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  • Children are more susceptible to extremes of temperature because of a greater area-to-body mass ratio, higher metabolic heat per mass unit, and a diminished ability to dissipate body heat by evaporation.
  • Heat-related illnesses comprise a continuum of conditions ranging from minor entities such as heat cramps to more serious conditions including heat exhaustion and heatstroke. Heatstroke is the most severe form of heat illness, with reported mortality between 17% and 80%
  • Heat exhaustion is a syndrome of dizziness, postural hypotension, nausea, vomiting, headache, weakness, and, occasionally, syncope, which may be associated with normal temperature or moderate temperature elevation (39°C–41.1°C). One hallmark is the absence of mental status changes.
  • Heatstroke is a state of complete thermoregulatory failure and is an immediately life-threatening entity requiring aggressive management. Patients with heatstroke present with disorientation, seizures, or coma. After assessment and stabilization of the airway, breathing, and circulation, cooling should be instituted immediately, usually by spraying the skin with room-temperature water and directing an electric fan onto the patient's skin.
  • The core temperature defines the presence and severity of hypothermia. Most thermometers for routine clinical use will record a temperature down to only 34.4°C. Special glass or electronic thermometers are required for accurate measurement of temperatures in hypothermic patients.
  • Shivering will often be present in the older child or adolescent but ceases by the time the temperature reaches 31°C. The skin is typically cold, firm, pale, or mottled, and localized damage due to frostbite may be present.
  • In moderate-to-severe cases of hypothermia, active rewarming is started as soon as possible. Heated, humidified oxygen and intravenous fluids heated to 40°C have been shown to be safe and efficacious and are used from the beginning.
  • Extracorporeal rewarming is the most rapid method of rewarming and is indicated in hypothermic cardiac arrest and with patients who present with completely frozen extremities. Using this technique, young, otherwise healthy people have survived deep hypothermia with no or minimal cerebral impairment.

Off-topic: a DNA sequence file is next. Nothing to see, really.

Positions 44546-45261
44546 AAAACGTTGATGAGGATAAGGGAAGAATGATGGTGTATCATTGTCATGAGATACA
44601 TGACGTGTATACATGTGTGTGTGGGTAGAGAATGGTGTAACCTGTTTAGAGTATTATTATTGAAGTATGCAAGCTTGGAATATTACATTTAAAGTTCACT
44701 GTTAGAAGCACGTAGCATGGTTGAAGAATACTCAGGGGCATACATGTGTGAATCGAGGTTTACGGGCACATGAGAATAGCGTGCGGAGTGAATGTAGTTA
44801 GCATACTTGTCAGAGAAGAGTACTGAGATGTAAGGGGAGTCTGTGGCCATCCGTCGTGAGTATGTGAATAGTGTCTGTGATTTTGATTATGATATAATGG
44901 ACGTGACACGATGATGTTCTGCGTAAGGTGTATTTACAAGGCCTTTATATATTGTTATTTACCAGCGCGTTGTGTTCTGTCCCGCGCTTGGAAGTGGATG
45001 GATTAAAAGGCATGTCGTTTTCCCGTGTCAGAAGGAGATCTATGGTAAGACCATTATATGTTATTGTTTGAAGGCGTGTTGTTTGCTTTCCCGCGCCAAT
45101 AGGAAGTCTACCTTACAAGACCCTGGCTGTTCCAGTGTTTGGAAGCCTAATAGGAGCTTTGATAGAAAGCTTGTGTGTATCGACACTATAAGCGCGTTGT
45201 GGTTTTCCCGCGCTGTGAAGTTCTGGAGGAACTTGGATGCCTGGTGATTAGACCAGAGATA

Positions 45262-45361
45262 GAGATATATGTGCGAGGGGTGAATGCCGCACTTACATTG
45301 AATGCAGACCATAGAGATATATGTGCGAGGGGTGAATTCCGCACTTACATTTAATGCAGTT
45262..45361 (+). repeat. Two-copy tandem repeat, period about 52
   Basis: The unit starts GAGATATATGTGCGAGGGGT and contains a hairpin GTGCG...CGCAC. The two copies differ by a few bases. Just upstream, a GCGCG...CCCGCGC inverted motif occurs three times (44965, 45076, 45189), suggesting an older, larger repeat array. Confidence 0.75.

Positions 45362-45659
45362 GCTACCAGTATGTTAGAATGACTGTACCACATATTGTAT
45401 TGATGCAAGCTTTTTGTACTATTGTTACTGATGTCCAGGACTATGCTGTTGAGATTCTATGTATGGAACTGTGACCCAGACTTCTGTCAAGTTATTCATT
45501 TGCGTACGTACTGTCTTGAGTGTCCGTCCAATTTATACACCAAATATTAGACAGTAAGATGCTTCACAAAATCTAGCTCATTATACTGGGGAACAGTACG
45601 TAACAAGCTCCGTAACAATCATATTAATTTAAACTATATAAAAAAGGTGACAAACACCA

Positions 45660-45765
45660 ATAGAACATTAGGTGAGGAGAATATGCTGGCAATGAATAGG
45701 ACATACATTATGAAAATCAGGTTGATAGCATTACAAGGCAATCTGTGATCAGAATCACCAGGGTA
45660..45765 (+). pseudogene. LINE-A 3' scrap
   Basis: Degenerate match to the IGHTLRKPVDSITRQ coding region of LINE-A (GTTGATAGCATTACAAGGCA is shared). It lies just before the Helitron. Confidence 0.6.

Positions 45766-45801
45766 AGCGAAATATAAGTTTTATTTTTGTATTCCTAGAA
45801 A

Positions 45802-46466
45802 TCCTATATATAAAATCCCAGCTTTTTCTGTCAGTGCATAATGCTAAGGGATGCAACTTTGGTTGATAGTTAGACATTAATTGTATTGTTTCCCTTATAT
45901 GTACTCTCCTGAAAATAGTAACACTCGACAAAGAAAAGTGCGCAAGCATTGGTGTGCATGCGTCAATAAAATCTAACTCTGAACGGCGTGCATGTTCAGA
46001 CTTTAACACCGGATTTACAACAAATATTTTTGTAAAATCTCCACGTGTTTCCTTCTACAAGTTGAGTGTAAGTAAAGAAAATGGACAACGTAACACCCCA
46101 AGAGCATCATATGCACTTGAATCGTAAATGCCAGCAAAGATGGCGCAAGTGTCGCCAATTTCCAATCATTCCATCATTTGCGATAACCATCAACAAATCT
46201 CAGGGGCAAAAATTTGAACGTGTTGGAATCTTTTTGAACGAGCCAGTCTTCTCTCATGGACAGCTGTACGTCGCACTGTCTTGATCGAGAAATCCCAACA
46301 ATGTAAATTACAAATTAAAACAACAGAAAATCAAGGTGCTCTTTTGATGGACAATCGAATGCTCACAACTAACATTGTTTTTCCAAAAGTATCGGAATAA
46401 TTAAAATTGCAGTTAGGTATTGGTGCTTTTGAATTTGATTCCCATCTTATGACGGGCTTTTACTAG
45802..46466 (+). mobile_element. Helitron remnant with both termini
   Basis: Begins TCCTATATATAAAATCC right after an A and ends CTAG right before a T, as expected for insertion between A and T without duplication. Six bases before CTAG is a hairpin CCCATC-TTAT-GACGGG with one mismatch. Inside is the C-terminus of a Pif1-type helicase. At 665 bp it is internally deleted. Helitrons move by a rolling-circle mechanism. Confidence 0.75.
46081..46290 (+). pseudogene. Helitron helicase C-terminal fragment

The spectrum of heat illness varies from mild, self-limited problems, such as heat cramps, to major, life-threatening problems, such as heatstroke. The annual average number of deaths from heat illness in the United States for 1999 through 2003 was 688, almost doubled from previous decades.1 Infants are predisposed to the development of heat illness due to their poorly developed thermoregulatory systems.2 Older children and adolescents are susceptible to heat illness when they exercise vigorously under hot, humid conditions.3 Exercising children have a reduced ability to dissipate body heat because of a lesser sweating capacity.3 Adolescent zeal for competitive athletics, coupled with an often-held belief among the young in their invulnerability, can lead to serious heat illness. A major contributing factor is acclimatization.4 Acclimatization to a hot, humid environment allows the individual to perform harder and longer without developing heat illness.4 The rate of acclimatization for pediatric patients is much slower than that of adults. Full acclimatization takes 3 to 4 weeks, during which the individual must limit ...

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